How do I get an annual permit?
What if I only want a quarterly permit?
Some types of annual permits may be purchased in quarterly increments. For more information, select your permit type from the menu bar above.
Do I qualify for a multi-year permit?
Multi-year permits are sold exclusively by payroll deduction to qualified UCSB career employees. If you qualify, you are automatically enrolled in Payroll Deduction. Click here to learn more about our Payroll Deduction policy.
I have unused time on my permit. Am I entitled to a refund?
Annual permits that are no longer needed can be turned in for a prorated refund. To determine the amount of refund you can expect to receive, view the Rates & Refund table corresponding to your permit type. Quarterly permits and short-term permits do not qualify for a refund. Please click Permit Return Policy for more information.
I ordered my permit online. How do I park until I receive the permit in the mail?
As soon as your order is approved, you will receive instructions via email for printing a temporary permit. Print the permit and display it as instructed.
My temporary permit is about to expire and I have not received my permit in the mail. What am I supposed to do?
Most permits arrive within ten days. If the permit has not arrived, please visit Parking Services. The status of your order will be checked and another temporary permit may be issued. Do not attempt to use a temporary permit for parking after it has expired. Parking with an expired permit may result in a parking citation.
I have a long-term permit. How do I display it?
Attach your permit to the inside of your vehicle’s windshield, in the lower left corner (driver’s side). The permit must be clearly visible from outside the vehicle. If the face of the permit becomes soiled, wash it with soap and water to restore the adhesive. Let the permit dry naturally for five minutes before reapplying.
I have a Disabled placard. Do I still need a permit to park on campus?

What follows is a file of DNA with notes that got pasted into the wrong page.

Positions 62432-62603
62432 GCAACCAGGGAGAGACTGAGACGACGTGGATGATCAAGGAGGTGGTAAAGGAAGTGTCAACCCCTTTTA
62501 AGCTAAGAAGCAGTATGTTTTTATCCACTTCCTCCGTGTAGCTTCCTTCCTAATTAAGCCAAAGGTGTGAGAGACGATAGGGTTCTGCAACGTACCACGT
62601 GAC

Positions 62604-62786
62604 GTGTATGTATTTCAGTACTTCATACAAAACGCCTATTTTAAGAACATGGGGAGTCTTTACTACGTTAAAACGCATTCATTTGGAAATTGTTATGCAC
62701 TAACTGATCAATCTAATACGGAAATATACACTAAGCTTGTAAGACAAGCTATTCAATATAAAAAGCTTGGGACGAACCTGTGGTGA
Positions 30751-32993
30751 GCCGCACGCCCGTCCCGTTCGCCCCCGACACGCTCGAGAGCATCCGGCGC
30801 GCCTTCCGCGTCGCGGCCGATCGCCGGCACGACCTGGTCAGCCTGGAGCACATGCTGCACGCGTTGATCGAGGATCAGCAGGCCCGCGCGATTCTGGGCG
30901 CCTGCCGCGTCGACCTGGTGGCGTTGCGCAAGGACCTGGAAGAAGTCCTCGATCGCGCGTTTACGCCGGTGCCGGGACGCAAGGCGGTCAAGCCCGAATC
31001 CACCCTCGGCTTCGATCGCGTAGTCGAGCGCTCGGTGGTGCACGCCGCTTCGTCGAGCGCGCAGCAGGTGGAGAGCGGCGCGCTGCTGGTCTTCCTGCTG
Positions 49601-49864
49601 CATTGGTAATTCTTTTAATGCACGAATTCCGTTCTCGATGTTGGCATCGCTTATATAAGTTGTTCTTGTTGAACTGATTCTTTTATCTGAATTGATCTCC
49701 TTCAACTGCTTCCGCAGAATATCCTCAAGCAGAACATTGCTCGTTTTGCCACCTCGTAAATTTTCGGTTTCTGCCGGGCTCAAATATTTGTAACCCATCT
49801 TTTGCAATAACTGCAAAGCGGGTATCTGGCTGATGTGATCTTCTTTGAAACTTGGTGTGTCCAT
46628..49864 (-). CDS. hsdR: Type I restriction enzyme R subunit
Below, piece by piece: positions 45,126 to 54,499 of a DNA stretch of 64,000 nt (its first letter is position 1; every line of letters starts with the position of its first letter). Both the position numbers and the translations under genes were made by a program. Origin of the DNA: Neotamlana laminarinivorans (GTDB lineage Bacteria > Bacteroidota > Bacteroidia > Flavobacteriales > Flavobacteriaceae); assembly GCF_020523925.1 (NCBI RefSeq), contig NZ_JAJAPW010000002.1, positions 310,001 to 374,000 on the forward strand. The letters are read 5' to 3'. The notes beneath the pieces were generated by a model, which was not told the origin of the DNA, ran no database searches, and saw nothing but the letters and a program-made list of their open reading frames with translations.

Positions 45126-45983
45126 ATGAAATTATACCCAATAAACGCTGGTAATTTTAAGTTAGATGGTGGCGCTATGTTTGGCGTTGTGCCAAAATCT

Yes. Vehicles displaying a Disabled placard are not exempt from the permit requirement. Please see our Disabled Parking page for more information.
I drive an electric vehicle. Can I get the battery charged on campus? How do I pay for the service?
EV charging stations are located on the ground level in each of our parking structures: 10 Parking, 18 (Mesa) Parking, and 22 Parking. Park your vehicle at an open station, and follow the posted instructions. Payment is required for both EV battery charging and parking. Please see here for complete information. Long-term permit holders may choose to buy an EV power permit that affords unlimited EV battery charging time.
I will be visiting UCSB. What parking permits are required and how do I find parking?
A valid UCSB parking permit is required at all times. Click here to view your options for purchasing a short-term or long-term visitor parking permit. View the campus Interactive Map to get help locating campus buildings and nearby parking sites.
I’m a new employee at UCSB. Do you have any programs to help me with the daily commute?
Click here for an introduction to two widely-used employee programs: Payroll Deduction (PRD) and Transportation Alternatives (TAP).
Why does a disabled person have to pay for parking on campus?
All parking facilities, maintenance and administrative costs for parking are the responsibility of the Transportation & Parking Services units on UC campuses. As a result, Parking Services requires that all individuals utilizing the campus parking facilities pay for their access. Campus policy identifies that all users of the campus' parking facilities share in the costs of campus parking.
Parking Services' authority to establish all rules and regulations for parking on campus property is established through section 21113 of the California Vehicle Code.
Isn't it illegal to charge disabled individuals for parking?
No. Disabled individuals may be charged like any other person to enter a parking facility that requires a fee (i.e., a parking facility for an amusement park, sporting event, or special event). Similarly, the parking facilities at UCSB require a parking fee at all hours. Disabled individuals are provided with more convenient and more accommodating parking options, in accordance with CVC section 22511.5, but may still be responsible for paying for their campus access.
What does California Vehicle Code section 22511.5 mean if it does not mean that I can park for free in the specified zones?
CVC Section 22511.5 means that local authorities cannot restrict a disabled person from using disabled spaces, time zones, etc. Additionally, disabled persons may park at meters while paying the meter fee. Consistent with this section, the campus does not restrict disabled people from parking in these specified spaces. The campus does require that disabled persons pay the appropriate permit rate.